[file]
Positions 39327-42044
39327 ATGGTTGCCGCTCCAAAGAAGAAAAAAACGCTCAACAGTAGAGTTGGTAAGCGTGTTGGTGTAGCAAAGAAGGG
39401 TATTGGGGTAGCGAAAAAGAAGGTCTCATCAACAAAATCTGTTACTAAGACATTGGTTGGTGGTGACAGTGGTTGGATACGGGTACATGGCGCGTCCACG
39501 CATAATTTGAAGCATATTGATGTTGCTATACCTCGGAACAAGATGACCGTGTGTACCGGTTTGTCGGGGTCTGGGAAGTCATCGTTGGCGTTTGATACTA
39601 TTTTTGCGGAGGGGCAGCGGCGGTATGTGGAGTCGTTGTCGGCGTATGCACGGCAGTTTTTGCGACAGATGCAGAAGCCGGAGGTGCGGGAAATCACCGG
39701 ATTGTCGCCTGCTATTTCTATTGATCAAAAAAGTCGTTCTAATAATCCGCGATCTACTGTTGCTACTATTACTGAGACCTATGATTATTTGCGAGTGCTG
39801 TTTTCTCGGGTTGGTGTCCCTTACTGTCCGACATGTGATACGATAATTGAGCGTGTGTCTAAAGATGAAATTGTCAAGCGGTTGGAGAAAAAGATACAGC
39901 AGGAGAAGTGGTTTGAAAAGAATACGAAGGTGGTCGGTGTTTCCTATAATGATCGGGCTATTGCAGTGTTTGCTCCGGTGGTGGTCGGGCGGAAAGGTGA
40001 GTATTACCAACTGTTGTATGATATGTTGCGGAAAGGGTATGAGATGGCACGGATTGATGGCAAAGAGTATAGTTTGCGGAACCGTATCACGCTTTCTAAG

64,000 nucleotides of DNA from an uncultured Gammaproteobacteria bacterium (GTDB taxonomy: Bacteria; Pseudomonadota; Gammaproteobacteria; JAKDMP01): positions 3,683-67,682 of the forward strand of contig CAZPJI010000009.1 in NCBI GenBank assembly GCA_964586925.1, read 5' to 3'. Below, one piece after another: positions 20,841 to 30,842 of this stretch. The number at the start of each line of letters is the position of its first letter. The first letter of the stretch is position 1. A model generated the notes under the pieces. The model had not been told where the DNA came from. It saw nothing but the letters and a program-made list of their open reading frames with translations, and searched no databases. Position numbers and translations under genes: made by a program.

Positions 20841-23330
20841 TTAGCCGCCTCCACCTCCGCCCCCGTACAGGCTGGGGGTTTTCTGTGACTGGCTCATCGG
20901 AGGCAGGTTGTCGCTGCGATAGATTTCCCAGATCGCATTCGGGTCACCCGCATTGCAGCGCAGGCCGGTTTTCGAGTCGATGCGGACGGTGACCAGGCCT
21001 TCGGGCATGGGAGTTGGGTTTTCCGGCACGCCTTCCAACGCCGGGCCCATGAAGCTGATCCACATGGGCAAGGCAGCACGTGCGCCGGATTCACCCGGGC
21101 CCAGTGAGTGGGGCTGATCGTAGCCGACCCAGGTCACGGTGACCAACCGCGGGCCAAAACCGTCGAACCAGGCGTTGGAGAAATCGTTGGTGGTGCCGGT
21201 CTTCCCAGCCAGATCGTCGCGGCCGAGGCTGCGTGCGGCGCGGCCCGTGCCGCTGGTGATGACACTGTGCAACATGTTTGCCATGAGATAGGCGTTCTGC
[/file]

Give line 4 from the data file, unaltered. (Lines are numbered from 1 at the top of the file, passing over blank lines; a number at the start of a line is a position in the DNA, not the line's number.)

39501 CATAATTTGAAGCATATTGATGTTGCTATACCTCGGAACAAGATGACCGTGTGTACCGGTTTGTCGGGGTCTGGGAAGTCATCGTTGGCGTTTGATACTA